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Malcolm Wicks: Before the hon. Gentleman accuses me of moving on too quickly, even though I seem to have been in a legislative traffic jam for 20 minutes, I will give way to him, but I put it to him that it would help if I could make progress at some stage.

Mr. Davey: I hope that this will be the last time I ask the Minister to give way on this point. That little exchange has helped me to get to the question that I wanted to ask him, which I addressed to the right hon. Member for Birkenhead in our first sitting. What do the Government think should happen if a tenant is evicted? Will the Minister explain where the family might then go? What guidance will the Government's issue to local authorities be on how to deal with such evicted tenants?

Malcolm Wicks: As I will say later, there has been consultation on those matters. An interesting Scottish practice is proposed; I do not know if anyone will inform us about that during the Committee. I talked, half-jokingly, about how the middle is a dangerous place to be, but that is where we want to position ourselves. I put it to all hon. Members—including the hon. Member for Kingston and Surbiton—that in a middle way, we have to have regard to all sorts of things, including workability, process, the welfare of children, and so on. That is very important to our deliberations. However, if we are concerned only about those matters, we neglect the purpose of the Bill, which is to pit against the thug and the lout not the major weapon in our armoury, but a new weapon—one that is workable. At some stage, the Liberal Democrats have to decide whether they are with us or against us in our quest to root out antisocial behaviour.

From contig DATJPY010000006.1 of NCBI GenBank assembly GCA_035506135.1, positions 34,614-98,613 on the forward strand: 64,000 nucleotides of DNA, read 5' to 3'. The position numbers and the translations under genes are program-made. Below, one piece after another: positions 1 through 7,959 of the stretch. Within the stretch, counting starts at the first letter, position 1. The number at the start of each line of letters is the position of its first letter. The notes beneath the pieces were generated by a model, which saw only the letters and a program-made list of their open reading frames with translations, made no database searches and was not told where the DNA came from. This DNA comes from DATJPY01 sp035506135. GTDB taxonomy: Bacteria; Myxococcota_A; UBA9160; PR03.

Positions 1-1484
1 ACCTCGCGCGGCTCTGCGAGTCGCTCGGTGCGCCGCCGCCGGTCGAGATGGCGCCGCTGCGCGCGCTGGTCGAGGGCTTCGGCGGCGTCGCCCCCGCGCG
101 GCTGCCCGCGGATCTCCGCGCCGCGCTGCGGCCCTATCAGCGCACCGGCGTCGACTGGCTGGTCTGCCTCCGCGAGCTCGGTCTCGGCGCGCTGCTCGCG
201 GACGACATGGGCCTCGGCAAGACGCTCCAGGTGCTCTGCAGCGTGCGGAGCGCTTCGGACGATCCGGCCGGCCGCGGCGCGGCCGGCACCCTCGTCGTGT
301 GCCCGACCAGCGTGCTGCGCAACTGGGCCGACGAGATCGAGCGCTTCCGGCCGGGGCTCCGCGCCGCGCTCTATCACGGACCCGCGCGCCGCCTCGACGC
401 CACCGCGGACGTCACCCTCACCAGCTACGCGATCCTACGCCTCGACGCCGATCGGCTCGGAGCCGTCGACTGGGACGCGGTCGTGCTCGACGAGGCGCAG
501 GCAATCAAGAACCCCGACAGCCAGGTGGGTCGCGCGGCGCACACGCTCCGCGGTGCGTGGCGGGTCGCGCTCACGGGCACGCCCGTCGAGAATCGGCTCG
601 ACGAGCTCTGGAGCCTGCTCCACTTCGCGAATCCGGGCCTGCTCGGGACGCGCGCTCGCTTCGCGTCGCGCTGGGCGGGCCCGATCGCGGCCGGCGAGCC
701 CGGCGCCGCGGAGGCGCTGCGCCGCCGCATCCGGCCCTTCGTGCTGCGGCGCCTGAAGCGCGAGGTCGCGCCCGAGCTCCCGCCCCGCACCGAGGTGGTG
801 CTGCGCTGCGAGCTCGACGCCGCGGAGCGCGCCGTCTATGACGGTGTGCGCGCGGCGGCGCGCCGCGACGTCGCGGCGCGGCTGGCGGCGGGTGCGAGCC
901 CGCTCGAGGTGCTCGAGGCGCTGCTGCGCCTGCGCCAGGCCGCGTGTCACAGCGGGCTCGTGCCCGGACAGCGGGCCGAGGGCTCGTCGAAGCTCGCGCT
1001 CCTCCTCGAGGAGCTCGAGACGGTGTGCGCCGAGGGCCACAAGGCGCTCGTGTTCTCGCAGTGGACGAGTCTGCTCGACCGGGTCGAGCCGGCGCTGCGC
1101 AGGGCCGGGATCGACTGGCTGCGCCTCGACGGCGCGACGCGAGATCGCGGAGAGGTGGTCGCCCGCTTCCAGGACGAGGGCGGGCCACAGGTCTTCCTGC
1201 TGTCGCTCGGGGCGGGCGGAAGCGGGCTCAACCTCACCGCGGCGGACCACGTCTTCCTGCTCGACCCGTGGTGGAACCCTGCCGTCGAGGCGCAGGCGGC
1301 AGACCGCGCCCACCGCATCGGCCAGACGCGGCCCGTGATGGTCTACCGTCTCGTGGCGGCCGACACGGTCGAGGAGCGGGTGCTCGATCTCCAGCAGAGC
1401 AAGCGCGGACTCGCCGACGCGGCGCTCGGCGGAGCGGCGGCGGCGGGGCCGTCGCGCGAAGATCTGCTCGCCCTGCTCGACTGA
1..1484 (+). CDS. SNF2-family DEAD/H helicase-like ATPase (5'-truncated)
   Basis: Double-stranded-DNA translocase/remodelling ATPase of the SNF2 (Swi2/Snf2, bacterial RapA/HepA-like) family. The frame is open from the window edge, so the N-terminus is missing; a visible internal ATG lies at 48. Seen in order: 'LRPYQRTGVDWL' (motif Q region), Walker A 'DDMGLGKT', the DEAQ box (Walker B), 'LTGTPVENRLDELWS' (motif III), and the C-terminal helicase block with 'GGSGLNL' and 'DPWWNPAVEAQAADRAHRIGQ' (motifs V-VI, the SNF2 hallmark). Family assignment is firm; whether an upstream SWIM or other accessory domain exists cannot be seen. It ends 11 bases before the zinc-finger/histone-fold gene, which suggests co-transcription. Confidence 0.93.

Triggering a sanction after a first court decision, rather than a second, is important, as it will have a wider and more immediate effect of deterring people from antisocial behaviour than waiting until two cases have been brought to the court. In that sense, we are proposing to strengthen the proposals made by my right hon. Friend the Member for Birkenhead. As I have said, we propose to set the initial sanction at a relatively low level—we will listen to others' views on that—but that sanction will act as a sort of warning shot on the first offence.